And this image is just to show how the energy conservation is fulfilled for this integration.

The section below gives you information about how to use the debugger and find the problems in the code.

Data Display Debugger --- DDD

The Data Display Debugger (DDD) consist of a GUI interface that can use a number of command line debuggers. DDD is a GNU product and it is as such made to use GNUs debugger gdb. Initially gdb didn't support fortran codes as GNU product didn't include a fortran compiler. But that has changed recently, so you should in principle have two possibilities. Either to do the exercises using the gfortran compiler, or use Intel's Fortran compiler, ifort. For some reason the gfortran compiler doesn't allow you to do what is need in this exercise. Therefore you must use ifort for this exercise. As a part of the ifort package, there is also a more advanced debugger, idb. The older versions of idb has both a command line and a graphical interface, while the newest version, release 11, only provides an advanced graphical interface. idb is gdb compatible, and that makes it possible to use versions 10 or less of idb as the underlying debugger for DDD.

Debugging is a very important task in software development. The most important issue in programming is to make a full proved program that can handle all possible scenarios in a sensible way. Before this state is reached, it is normal that there are parts of the program that for some reason do not behave as they should, and therefore causes the program to either crash or provide you with wrong answers.

To test a program you need to have a series of test cases where you know the answer. Test the program against these and resolve eventually problems that arises. When the numerical results are consistent with your expectations, it is most likely that the program does what it is expected to do. On the way to this you will, repeatedly, experience that various things do not behave to your expectation. To find out where and why the error occurs you debug the code.

We are going to use the ddd debugger interface this time. The reason is that it is sufficiently simple to use that it does not requires a long introduction, while still providing the basic facilities needed when debugging. To start DDD using the Intel debugger, idb, you type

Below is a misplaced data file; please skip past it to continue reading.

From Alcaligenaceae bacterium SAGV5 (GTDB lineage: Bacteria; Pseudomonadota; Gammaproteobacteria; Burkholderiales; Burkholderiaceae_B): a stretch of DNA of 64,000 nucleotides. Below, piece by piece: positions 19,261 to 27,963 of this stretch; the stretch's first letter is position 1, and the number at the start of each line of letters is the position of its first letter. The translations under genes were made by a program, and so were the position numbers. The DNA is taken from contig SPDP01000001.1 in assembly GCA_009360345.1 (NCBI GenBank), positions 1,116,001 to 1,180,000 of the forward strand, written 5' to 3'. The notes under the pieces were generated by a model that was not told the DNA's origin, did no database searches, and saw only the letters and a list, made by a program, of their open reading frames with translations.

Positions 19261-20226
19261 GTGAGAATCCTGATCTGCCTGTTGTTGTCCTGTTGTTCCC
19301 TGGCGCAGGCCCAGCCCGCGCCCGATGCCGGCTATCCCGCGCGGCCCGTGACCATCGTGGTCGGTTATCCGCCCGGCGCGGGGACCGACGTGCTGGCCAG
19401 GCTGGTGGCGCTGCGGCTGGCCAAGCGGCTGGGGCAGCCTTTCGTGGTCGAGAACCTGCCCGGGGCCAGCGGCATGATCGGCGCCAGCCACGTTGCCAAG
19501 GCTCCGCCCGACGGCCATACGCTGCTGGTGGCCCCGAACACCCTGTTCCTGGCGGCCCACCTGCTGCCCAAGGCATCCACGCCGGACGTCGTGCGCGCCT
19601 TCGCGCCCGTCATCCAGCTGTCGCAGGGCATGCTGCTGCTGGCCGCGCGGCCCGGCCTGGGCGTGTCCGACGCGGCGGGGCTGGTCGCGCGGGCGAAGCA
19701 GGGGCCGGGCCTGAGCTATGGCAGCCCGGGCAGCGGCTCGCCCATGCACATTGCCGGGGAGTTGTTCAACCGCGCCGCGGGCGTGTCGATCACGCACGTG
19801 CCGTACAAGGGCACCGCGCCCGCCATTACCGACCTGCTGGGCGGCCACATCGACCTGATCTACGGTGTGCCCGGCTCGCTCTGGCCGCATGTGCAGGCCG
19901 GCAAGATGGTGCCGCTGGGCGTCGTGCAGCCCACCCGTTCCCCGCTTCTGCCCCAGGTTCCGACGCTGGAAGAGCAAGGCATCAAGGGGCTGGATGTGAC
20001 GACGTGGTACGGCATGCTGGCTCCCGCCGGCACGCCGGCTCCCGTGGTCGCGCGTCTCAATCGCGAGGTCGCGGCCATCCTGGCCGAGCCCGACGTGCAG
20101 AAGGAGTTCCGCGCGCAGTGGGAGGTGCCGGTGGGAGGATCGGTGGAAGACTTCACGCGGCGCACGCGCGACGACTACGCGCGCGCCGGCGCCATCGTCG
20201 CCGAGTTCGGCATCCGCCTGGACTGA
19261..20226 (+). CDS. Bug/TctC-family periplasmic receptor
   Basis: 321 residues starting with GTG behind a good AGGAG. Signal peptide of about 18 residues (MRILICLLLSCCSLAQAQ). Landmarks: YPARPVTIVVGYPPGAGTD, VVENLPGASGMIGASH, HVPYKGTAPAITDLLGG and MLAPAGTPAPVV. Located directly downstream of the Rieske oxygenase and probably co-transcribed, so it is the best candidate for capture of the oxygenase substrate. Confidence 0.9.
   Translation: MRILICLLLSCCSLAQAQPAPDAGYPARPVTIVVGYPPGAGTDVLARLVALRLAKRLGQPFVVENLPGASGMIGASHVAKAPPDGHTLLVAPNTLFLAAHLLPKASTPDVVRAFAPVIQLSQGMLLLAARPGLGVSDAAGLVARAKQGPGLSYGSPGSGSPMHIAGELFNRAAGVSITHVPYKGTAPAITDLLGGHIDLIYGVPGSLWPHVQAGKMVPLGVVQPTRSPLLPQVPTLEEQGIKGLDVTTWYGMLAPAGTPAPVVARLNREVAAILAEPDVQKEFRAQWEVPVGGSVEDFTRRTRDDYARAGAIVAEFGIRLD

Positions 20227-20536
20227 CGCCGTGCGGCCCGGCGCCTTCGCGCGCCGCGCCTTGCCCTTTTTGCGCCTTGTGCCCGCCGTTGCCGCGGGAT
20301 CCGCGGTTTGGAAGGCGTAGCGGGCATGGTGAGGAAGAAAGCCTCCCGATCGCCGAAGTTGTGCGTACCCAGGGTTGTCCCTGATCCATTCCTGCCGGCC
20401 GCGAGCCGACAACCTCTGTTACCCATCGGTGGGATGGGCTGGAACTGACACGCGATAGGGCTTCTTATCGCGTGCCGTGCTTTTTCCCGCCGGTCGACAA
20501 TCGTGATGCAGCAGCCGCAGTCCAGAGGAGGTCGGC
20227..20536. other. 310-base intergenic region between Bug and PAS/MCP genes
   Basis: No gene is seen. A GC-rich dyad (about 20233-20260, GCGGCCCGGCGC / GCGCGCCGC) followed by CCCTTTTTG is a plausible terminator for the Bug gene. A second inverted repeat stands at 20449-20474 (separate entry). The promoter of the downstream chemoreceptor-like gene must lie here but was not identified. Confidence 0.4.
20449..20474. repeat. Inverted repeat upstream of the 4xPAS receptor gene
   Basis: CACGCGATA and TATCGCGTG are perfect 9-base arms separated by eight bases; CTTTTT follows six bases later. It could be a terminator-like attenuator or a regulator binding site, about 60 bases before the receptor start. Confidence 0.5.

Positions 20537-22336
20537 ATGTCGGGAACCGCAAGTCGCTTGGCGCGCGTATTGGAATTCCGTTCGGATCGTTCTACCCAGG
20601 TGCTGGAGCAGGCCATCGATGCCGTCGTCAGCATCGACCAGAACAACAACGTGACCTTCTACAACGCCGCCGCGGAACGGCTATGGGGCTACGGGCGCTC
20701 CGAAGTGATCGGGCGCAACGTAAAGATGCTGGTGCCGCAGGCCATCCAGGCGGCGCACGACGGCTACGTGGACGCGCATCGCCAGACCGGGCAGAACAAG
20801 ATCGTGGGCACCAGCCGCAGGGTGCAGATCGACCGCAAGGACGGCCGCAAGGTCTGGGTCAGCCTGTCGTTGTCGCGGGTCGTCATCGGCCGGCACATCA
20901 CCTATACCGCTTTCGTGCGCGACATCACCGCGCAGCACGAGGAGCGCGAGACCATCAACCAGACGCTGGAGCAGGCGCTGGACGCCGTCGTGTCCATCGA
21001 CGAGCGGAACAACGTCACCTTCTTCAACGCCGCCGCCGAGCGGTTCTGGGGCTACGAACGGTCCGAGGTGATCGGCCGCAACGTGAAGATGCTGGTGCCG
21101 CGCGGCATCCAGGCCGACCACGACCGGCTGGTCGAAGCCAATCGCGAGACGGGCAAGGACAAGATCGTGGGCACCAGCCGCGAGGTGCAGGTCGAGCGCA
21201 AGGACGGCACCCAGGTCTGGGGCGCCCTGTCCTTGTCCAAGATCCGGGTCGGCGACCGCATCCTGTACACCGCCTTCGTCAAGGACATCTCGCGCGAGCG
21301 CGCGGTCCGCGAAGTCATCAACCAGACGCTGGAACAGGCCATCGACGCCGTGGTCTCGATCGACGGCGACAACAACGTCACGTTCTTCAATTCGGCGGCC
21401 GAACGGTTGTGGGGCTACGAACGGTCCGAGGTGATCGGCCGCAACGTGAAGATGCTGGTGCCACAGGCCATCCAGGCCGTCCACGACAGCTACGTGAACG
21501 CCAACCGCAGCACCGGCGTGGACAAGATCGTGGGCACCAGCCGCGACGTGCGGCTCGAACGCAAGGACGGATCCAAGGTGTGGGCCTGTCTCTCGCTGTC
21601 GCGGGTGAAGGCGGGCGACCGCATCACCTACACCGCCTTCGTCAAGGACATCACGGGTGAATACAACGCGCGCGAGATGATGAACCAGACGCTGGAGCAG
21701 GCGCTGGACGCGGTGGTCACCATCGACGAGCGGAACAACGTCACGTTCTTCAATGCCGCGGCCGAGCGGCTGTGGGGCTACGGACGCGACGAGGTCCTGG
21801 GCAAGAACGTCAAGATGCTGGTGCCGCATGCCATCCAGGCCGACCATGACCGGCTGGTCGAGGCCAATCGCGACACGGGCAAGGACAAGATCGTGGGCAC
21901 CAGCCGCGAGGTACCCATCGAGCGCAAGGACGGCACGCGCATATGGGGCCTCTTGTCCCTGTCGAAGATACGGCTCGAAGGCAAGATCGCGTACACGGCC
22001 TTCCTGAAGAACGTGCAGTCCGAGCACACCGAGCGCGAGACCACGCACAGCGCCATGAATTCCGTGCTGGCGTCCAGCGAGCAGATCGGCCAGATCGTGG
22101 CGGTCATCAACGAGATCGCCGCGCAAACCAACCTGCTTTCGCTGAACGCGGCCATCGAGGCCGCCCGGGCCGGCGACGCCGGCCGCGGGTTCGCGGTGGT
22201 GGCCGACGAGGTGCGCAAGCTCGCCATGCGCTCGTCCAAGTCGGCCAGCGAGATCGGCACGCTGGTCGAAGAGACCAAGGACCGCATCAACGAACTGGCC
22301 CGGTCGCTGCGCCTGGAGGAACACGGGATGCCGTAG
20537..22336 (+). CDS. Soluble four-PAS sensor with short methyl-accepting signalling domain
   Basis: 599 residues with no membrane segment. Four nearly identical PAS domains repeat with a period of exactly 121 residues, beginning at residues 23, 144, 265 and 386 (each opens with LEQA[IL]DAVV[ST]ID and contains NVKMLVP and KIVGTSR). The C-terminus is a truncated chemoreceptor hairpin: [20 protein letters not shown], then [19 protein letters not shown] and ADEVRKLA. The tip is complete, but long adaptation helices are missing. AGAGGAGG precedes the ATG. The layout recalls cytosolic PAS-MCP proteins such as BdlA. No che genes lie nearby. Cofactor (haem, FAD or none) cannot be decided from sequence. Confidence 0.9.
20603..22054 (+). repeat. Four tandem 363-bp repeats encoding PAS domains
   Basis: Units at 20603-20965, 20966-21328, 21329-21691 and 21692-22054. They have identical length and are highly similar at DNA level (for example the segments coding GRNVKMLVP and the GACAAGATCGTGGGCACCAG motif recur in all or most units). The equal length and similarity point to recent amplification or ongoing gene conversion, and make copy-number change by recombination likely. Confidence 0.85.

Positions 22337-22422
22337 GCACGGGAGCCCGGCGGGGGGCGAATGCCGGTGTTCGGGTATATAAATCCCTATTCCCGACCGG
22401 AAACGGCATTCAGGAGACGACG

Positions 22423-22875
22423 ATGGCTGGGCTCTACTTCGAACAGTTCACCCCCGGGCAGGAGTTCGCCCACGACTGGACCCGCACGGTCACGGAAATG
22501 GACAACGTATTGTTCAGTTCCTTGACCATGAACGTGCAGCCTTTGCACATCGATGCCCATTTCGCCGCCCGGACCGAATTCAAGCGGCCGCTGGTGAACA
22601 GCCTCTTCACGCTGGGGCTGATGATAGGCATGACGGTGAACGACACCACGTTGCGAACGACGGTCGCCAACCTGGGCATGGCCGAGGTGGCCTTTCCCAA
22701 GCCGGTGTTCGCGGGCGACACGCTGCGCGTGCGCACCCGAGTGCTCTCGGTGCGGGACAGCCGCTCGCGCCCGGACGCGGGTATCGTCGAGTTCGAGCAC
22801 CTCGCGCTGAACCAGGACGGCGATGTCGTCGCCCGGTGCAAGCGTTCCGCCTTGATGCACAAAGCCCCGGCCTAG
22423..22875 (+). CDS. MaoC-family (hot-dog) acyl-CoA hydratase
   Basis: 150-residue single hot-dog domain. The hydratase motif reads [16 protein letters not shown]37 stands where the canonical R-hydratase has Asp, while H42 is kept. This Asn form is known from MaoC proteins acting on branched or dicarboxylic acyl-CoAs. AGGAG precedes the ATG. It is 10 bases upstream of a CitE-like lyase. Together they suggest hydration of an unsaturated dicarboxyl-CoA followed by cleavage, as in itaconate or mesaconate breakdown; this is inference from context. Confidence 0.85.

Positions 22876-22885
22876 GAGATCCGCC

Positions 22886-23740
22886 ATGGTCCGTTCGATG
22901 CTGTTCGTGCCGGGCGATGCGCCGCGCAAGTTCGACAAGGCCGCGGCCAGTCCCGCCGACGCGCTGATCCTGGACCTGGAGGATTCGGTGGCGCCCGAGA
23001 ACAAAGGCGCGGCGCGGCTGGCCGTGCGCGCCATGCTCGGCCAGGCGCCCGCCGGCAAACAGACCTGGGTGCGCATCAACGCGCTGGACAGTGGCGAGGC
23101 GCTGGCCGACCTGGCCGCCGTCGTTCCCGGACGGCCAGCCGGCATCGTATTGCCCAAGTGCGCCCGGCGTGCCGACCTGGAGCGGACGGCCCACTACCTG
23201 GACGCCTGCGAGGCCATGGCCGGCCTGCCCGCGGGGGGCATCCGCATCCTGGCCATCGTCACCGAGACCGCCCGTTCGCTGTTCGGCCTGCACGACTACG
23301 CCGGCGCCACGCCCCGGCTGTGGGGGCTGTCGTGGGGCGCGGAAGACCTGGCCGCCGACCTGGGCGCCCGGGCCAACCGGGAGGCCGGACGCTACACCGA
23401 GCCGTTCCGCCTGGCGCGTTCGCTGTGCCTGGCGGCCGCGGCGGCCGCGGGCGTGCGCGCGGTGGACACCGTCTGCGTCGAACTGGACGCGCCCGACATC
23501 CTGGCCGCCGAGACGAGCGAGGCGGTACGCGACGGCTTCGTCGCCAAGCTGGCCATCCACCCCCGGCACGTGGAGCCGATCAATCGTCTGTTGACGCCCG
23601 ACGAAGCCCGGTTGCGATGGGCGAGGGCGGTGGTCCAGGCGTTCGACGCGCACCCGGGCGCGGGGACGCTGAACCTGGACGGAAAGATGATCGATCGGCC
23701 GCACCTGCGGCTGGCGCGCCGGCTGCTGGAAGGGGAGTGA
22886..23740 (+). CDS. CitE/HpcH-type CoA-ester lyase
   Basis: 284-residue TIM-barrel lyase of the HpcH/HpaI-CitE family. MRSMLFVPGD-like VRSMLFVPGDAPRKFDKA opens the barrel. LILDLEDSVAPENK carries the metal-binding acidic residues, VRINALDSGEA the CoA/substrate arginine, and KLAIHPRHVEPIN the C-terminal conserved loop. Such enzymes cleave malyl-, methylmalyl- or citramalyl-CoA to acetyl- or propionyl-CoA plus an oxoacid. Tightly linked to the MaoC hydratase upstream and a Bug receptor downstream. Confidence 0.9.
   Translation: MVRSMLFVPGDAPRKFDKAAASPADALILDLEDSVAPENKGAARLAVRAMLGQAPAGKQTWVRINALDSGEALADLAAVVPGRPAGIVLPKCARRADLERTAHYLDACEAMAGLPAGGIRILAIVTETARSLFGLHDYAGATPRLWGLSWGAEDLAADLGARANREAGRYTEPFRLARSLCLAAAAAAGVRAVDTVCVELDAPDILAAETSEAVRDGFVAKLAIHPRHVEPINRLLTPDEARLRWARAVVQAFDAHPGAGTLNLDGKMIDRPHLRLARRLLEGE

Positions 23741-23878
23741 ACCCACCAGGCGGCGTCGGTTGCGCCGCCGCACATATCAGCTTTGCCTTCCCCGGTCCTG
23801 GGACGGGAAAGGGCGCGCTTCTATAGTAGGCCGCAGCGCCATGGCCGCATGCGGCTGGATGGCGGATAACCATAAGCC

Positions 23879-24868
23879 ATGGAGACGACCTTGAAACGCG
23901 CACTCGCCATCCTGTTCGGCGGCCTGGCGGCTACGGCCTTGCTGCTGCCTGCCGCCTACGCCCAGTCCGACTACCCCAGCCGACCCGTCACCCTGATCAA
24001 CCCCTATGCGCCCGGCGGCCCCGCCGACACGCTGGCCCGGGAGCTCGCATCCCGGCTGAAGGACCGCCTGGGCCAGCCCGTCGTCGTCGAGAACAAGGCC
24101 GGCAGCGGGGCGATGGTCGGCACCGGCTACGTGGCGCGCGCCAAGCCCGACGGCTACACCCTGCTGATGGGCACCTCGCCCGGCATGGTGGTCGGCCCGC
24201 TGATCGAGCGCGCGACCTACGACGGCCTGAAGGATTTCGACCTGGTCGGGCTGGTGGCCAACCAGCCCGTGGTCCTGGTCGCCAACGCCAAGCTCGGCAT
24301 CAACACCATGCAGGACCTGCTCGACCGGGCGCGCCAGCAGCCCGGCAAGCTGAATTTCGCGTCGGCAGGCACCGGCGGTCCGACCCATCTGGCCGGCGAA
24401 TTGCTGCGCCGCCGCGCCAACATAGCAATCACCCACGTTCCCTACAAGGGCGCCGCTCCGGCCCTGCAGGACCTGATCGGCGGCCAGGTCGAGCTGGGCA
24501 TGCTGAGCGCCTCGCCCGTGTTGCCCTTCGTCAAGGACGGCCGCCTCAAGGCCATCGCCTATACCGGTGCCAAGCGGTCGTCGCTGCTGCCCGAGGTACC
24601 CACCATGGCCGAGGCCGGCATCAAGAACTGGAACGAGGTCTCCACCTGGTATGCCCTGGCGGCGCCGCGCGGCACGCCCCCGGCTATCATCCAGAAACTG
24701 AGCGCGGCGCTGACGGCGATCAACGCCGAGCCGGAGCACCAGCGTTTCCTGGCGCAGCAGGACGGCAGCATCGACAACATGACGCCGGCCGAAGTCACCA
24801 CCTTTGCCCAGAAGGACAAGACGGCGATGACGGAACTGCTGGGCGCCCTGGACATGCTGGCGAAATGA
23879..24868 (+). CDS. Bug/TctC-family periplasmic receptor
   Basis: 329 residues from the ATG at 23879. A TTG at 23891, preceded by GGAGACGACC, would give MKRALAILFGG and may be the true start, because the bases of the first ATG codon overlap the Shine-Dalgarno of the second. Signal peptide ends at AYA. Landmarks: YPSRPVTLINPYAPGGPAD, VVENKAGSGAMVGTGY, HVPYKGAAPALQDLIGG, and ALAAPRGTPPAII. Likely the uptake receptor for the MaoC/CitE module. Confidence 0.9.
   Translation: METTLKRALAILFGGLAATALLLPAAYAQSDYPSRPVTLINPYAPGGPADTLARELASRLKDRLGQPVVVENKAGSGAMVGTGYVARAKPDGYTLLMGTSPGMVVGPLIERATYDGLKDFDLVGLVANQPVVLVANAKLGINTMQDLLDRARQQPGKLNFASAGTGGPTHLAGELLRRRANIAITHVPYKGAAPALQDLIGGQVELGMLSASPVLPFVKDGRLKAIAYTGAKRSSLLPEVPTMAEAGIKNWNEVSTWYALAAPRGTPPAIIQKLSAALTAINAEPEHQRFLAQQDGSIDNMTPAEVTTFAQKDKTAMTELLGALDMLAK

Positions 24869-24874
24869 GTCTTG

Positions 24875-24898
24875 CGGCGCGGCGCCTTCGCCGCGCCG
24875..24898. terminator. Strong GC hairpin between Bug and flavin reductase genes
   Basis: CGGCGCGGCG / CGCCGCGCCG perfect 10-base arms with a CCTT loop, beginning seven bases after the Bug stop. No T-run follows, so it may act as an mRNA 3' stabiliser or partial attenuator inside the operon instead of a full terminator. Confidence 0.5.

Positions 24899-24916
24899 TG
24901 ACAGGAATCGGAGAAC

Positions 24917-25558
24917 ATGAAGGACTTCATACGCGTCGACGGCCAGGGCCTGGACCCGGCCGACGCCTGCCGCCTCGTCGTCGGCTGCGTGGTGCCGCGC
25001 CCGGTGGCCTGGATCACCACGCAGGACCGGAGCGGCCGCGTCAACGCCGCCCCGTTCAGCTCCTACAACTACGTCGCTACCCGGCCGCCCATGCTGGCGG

$ ddd --debugger "idb -gdb"
using version 10 or older of ifort (which they have at the fys.ku.dk at present. Or

$ ddd --debugger "idbc -gdb"
when using version 11 on lynx.

Using the gfortran and gdb directly you only have to type

$ ddd

(For this exercise you need to use the ifort compiler as there is a problem with debugging the code I have provided using the gfortran compiler -- it does not all you to view function values of dynamically allocated arrays.) This opens a window containing three different sections (see the image below). The top one is for displaying variable values, the middle frame hosts the source code, while the bottom one contains the command line interface which includes the IO from the running program. To load a program into the interface you choose File from the top line. In the new window, click on open program and choose ORBIT.x. This opens the source file of the main routine and puts the pointer at the top of the main routine.

Before starting to debug the code, you need to set a breakpoint in the source. This is a point where the execution will stop and allow you to look at various values in the code. You could for instance put one in the line containing the call input. This allows you to see how the program reads the initial data into the code. To start the execution choose Program from the top menu, and then click on run. This opens a new window. In the lower input line you must type


which makes the code read the input from this file.

At the same time a small window called DDD appears (see the image below). The choices here are the ones needed for running through the program.

Command Impact
run Start running the code